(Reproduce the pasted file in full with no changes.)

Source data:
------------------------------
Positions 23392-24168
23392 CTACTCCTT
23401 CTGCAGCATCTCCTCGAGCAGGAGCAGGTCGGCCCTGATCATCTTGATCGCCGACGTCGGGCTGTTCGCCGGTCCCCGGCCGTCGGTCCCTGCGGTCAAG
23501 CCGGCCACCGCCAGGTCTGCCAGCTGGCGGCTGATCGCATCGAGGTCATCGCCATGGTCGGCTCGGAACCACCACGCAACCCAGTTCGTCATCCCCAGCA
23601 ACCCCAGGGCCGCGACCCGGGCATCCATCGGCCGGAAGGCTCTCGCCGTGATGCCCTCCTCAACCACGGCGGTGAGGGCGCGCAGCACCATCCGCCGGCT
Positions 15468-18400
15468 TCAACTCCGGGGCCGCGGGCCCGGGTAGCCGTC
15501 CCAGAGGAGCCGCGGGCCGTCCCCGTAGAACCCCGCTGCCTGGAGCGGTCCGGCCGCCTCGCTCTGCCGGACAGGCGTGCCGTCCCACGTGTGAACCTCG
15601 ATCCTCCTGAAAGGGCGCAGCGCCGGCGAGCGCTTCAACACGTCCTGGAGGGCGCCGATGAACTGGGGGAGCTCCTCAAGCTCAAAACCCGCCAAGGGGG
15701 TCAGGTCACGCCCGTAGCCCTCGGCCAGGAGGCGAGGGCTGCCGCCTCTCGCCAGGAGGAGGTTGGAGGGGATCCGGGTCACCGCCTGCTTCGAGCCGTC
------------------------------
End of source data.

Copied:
Positions 23392-24168
23392 CTACTCCTT
23401 CTGCAGCATCTCCTCGAGCAGGAGCAGGTCGGCCCTGATCATCTTGATCGCCGACGTCGGGCTGTTCGCCGGTCCCCGGCCGTCGGTCCCTGCGGTCAAG
23501 CCGGCCACCGCCAGGTCTGCCAGCTGGCGGCTGATCGCATCGAGGTCATCGCCATGGTCGGCTCGGAACCACCACGCAACCCAGTTCGTCATCCCCAGCA
23601 ACCCCAGGGCCGCGACCCGGGCATCCATCGGCCGGAAGGCTCTCGCCGTGATGCCCTCCTCAACCACGGCGGTGAGGGCGCGCAGCACCATCCGCCGGCT
Positions 15468-18400
15468 TCAACTCCGGGGCCGCGGGCCCGGGTAGCCGTC
15501 CCAGAGGAGCCGCGGGCCGTCCCCGTAGAACCCCGCTGCCTGGAGCGGTCCGGCCGCCTCGCTCTGCCGGACAGGCGTGCCGTCCCACGTGTGAACCTCG
15601 ATCCTCCTGAAAGGGCGCAGCGCCGGCGAGCGCTTCAACACGTCCTGGAGGGCGCCGATGAACTGGGGGAGCTCCTCAAGCTCAAAACCCGCCAAGGGGG
15701 TCAGGTCACGCCCGTAGCCCTCGGCCAGGAGGCGAGGGCTGCCGCCTCTCGCCAGGAGGAGGTTGGAGGGGATCCGGGTCACCGCCTGCTTCGAGCCGTC